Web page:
"Scientifically, people are still trying to understand how it works, because it is amazing that it works at all," said Chou.

Steven Schultz | EurekAlert!

More articles from Information Technology:

nachricht Football through the eyes of a computer
14.06.2018 | Universität Konstanz

nachricht People recall information better through virtual reality, says new UMD study
14.06.2018 | University of Maryland

All articles from Information Technology >>>

The most recent press releases about innovation >>>

Die letzten 5 Focus-News des innovations-reports im Überblick:

Im Focus: AchemAsia 2019 will take place in Shanghai

Moving into its fourth decade, AchemAsia is setting out for new horizons: The International Expo and Innovation Forum for Sustainable Chemical Production will take place from 21-23 May 2019 in Shanghai, China. With an updated event profile, the eleventh edition focusses on topics that are especially relevant for the Chinese process industry, putting a strong emphasis on sustainability and innovation.

Founded in 1989 as a spin-off of ACHEMA to cater to the needs of China’s then developing industry, AchemAsia has since grown into a platform where the latest...

Im Focus: First real-time test of Li-Fi utilization for the industrial Internet of Things

The BMBF-funded OWICELLS project was successfully completed with a final presentation at the BMW plant in Munich. The presentation demonstrated a Li-Fi communication with a mobile robot, while the robot carried out usual production processes (welding, moving and testing parts) in a 5x5m² production cell. The robust, optical wireless transmission is based on spatial diversity; in other words, data is sent and received simultaneously by several LEDs and several photodiodes. The system can transmit data at more than 100 Mbit/s and five milliseconds latency.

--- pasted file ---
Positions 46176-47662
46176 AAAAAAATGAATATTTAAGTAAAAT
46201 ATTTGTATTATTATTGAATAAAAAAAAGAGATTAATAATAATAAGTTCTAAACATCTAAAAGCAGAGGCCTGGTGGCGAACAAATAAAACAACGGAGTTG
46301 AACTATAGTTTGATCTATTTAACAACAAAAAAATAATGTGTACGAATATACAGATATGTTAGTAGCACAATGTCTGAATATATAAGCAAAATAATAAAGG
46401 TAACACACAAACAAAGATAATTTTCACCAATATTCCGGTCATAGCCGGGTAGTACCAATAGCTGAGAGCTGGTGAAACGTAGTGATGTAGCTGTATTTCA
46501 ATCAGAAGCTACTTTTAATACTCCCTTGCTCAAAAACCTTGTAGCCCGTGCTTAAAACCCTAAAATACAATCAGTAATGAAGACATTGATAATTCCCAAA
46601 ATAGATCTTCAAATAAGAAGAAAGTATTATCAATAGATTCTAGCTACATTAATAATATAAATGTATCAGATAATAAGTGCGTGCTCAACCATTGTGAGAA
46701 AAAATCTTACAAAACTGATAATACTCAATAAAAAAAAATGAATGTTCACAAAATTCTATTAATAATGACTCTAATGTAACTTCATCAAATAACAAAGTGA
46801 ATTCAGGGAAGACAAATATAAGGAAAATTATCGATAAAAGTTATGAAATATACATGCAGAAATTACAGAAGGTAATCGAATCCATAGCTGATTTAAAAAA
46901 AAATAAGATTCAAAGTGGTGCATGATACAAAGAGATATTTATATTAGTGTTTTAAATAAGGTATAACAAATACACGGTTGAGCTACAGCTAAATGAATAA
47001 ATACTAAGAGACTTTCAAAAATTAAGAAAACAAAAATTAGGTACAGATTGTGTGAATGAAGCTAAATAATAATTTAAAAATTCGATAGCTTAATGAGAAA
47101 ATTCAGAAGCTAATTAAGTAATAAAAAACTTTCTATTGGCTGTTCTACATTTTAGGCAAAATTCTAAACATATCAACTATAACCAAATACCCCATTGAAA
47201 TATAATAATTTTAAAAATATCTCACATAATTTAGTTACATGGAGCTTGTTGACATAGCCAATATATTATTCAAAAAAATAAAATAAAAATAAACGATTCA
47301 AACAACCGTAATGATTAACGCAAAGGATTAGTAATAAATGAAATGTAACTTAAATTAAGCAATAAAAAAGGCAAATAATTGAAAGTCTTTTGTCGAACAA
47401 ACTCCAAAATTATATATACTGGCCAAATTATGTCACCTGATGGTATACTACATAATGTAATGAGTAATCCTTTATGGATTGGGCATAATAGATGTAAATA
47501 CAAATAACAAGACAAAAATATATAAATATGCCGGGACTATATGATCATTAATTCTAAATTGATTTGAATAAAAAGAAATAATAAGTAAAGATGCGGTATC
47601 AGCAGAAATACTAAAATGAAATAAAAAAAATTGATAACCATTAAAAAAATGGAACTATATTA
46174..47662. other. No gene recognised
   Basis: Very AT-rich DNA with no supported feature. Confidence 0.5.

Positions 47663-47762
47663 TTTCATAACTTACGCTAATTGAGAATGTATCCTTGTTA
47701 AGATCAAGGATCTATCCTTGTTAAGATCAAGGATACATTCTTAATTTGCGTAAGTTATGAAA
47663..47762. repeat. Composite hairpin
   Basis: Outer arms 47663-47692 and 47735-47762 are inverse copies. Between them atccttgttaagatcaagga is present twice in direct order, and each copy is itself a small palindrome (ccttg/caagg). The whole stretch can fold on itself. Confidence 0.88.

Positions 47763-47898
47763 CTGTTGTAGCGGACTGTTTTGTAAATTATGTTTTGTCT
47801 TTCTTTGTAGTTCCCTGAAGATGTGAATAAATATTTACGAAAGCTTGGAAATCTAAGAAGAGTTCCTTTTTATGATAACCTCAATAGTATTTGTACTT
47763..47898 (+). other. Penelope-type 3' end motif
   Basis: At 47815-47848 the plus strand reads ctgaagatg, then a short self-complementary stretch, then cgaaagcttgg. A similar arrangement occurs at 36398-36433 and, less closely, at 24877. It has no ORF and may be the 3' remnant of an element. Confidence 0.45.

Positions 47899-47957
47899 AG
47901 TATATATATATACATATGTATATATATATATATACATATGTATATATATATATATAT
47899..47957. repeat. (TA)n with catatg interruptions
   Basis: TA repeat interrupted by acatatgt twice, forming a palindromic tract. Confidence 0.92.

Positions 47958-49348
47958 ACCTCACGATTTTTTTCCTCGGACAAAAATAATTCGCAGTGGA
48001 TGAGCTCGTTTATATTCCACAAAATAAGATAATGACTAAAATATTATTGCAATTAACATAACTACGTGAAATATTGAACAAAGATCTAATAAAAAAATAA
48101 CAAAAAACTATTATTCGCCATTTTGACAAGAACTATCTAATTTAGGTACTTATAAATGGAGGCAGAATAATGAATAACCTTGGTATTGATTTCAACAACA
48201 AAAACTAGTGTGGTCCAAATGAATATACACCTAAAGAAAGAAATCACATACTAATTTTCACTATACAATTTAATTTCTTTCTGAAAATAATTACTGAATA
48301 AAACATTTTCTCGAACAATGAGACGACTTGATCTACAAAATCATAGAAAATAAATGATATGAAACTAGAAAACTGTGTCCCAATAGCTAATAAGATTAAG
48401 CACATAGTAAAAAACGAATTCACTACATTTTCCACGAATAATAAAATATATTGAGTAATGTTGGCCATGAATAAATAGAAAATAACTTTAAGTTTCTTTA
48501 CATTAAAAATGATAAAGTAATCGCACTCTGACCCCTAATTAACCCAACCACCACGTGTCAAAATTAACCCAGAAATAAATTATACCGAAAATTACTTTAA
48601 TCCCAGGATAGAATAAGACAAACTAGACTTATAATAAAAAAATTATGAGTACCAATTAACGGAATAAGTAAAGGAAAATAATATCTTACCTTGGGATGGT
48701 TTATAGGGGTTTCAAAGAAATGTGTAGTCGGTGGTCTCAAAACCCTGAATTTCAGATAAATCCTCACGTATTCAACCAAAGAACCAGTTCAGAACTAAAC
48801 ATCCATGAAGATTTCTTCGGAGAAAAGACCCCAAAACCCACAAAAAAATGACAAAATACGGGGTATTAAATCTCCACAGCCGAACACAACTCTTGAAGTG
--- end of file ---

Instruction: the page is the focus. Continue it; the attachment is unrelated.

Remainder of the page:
Modern production technologies in the automobile industry must become more flexible in order to fulfil individual customer requirements.

Im Focus: Sharp images with flexible fibers

An international team of scientists has discovered a new way to transfer image information through multimodal fibers with almost no distortion - even if the fiber is bent. The results of the study, to which scientist from the Leibniz-Institute of Photonic Technology Jena (Leibniz IPHT) contributed, were published on 6thJune in the highly-cited journal Physical Review Letters.

Endoscopes allow doctors to see into a patient’s body like through a keyhole. Typically, the images are transmitted via a bundle of several hundreds of optical...

Im Focus: Photoexcited graphene puzzle solved

A boost for graphene-based light detectors

Light detection and control lies at the heart of many modern device applications, such as smartphone cameras. Using graphene as a light-sensitive material for...

Im Focus: Water is not the same as water

Water molecules exist in two different forms with almost identical physical properties. For the first time, researchers have succeeded in separating the two forms to show that they can exhibit different chemical reactivities. These results were reported by researchers from the University of Basel and their colleagues in Hamburg in the scientific journal Nature Communications.

From a chemical perspective, water is a molecule in which a single oxygen atom is linked to two hydrogen atoms. It is less well known that water exists in two...

All Focus news of the innovation-report >>>

Anzeige

Anzeige

VideoLinks
Industry & Economy
Event News

Munich conference on asteroid detection, tracking and defense

13.06.2018 | Event News

2nd International Baltic Earth Conference in Denmark: “The Baltic Sea region in Transition”

08.06.2018 | Event News

ISEKI_Food 2018: Conference with Holistic View of Food Production

05.06.2018 | Event News

 
Latest News

New material for splitting water

19.06.2018 | Physics and Astronomy

Cementless fly ash binder makes concrete 'green'

19.06.2018 | Materials Sciences

Overdosing on Calcium

19.06.2018 | Health and Medicine

VideoLinks
Science & Research
Overview of more VideoLinks >>>